Senior Director of Economic Policy
Senate Finance Committee Chairman Orrin Hatch’s new tax bill would double the value of estates that’s exempt from the estate tax, from $11 million per couple ($5.5 million per person) to $22 million per couple ($11 million per person). That would:
Cut the share of estates facing the tax from 2 in 1,000 to fewer than 1 in 1,000. Even today, only the largest 0.2 percent estates face the tax; the other 99.8 percent face no estate tax at all. Policymakers have dramatically raised the exemption level in recent decades (from $675,000 per person in 2001), so far fewer estates are large enough to be taxable. (See first chart.)
Doubling the exemption level would reduce the share of estates facing the tax from 0.2 percent to 0.07 percent, leaving only 1,800 estates nationwide facing the tax, estimates from the Joint Committee on Taxation and Tax Policy Center show. (See second chart.)
Give each of the 1,800 very largest estates a tax cut of $4.4 million per couple. Doubling the exemption would eliminate the estate tax for estates worth between $11 million and $22 million per couple, and would give estates worth over $22 million per couple (all those left facing the tax) a tax cut of $4.4 million apiece — 40 percent of the additional $11 million in assets that would be exempt. That’s because the 40 percent statutory estate tax rate applies only to amounts above the exemption level.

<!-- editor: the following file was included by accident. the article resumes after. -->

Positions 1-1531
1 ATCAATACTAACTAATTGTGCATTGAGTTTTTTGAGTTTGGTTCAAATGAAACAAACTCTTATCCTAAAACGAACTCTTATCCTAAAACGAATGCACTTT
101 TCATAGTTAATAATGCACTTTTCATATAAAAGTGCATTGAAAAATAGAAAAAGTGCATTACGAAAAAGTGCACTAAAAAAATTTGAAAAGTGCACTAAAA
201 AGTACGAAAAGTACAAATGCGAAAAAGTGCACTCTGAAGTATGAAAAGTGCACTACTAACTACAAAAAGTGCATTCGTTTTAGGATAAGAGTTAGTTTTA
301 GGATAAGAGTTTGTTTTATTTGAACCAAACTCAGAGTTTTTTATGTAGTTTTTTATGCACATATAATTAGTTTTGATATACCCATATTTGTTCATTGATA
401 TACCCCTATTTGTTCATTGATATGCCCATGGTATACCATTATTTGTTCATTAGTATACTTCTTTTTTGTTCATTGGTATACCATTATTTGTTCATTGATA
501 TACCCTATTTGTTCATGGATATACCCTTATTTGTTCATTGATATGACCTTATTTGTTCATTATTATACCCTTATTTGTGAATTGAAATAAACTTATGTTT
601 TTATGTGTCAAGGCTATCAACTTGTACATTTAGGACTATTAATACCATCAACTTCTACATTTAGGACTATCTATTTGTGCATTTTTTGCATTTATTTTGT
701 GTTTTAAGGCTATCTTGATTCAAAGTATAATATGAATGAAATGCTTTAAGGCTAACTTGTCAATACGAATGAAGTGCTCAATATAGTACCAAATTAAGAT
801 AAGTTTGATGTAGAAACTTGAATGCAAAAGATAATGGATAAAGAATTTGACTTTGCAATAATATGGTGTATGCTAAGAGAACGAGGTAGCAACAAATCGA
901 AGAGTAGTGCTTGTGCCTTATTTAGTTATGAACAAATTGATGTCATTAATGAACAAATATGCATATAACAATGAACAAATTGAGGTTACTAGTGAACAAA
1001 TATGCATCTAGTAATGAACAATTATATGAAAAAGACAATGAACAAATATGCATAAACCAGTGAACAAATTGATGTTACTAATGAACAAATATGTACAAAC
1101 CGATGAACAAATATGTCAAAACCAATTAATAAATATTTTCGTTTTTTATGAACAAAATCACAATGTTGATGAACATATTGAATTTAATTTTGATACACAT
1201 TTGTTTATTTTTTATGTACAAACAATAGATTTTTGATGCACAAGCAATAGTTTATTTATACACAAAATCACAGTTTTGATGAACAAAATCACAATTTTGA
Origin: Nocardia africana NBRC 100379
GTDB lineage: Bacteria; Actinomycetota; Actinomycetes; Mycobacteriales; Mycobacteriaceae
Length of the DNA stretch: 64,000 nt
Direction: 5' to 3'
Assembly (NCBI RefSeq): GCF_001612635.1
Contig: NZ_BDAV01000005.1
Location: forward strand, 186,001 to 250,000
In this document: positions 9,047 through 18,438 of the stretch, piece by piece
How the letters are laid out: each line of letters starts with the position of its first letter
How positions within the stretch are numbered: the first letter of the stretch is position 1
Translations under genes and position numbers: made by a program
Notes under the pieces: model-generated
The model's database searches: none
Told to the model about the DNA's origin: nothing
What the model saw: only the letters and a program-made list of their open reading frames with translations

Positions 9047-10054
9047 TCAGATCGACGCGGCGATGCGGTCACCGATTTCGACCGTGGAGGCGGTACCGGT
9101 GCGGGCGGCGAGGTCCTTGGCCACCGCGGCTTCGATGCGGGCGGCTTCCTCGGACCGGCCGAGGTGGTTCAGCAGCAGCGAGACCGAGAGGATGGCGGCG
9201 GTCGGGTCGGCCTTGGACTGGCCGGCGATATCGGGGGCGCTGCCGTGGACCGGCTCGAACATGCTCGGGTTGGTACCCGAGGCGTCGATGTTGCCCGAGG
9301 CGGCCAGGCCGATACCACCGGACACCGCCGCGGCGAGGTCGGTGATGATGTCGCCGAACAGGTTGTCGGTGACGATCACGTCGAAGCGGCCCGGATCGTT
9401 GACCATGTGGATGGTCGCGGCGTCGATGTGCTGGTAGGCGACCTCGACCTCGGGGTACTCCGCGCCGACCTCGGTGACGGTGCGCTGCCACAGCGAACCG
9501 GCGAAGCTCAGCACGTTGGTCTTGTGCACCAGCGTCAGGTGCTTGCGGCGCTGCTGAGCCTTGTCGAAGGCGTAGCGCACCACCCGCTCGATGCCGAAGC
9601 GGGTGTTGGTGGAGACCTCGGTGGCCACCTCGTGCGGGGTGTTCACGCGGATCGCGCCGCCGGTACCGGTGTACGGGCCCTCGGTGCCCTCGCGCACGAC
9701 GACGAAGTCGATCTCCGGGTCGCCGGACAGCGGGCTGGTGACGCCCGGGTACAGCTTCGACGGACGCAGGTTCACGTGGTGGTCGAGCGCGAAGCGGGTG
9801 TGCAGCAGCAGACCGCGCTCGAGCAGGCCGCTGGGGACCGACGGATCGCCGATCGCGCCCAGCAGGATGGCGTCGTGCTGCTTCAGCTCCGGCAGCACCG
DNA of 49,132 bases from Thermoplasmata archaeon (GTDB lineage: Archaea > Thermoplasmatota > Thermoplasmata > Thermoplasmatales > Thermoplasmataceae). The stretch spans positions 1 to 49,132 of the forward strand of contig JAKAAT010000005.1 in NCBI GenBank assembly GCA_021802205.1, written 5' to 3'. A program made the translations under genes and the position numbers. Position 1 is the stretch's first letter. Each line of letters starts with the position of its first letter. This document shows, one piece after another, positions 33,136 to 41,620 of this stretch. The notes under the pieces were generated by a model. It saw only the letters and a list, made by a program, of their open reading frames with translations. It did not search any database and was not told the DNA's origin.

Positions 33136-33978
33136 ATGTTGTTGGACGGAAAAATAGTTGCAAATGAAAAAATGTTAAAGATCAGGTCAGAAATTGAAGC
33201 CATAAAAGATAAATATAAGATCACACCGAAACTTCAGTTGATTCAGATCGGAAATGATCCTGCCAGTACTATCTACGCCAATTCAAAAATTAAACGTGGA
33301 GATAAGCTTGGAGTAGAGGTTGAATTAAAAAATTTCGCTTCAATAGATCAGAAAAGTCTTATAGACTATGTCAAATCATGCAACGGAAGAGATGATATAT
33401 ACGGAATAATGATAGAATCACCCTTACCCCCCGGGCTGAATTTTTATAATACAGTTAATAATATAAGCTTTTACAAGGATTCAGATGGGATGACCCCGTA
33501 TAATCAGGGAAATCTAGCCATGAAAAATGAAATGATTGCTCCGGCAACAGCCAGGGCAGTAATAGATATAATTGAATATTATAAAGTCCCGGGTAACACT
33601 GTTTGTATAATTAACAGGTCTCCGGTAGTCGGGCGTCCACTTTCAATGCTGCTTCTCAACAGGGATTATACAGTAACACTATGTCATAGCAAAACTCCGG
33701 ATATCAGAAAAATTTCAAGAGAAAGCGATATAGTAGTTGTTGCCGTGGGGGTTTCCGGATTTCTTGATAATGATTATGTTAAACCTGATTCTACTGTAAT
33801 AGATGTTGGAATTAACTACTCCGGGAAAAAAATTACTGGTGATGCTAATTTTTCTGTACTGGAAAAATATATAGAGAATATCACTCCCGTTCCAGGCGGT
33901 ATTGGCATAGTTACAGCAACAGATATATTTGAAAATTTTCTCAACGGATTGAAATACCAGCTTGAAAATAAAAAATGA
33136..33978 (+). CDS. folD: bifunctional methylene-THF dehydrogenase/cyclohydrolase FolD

To put that $4.4 million tax cut in perspective, it’s about the same as the cost of Pell Grants for 1,100 low- and moderate-income students to help them afford college. (See third chart.)
A number of Senate Republicans, including Hatch, Susan Collins, Mike Rounds, and Jeff Flake, have said that repealing the estate tax — as the tax plan before the House Ways and Means Committee would do — isn’t a high priority. They’re right, especially given the nation’s growing fiscal challenges and wealth inequality. But neither is giving heirs of the wealthiest estates a huge tax cut by doubling the estate tax exemption.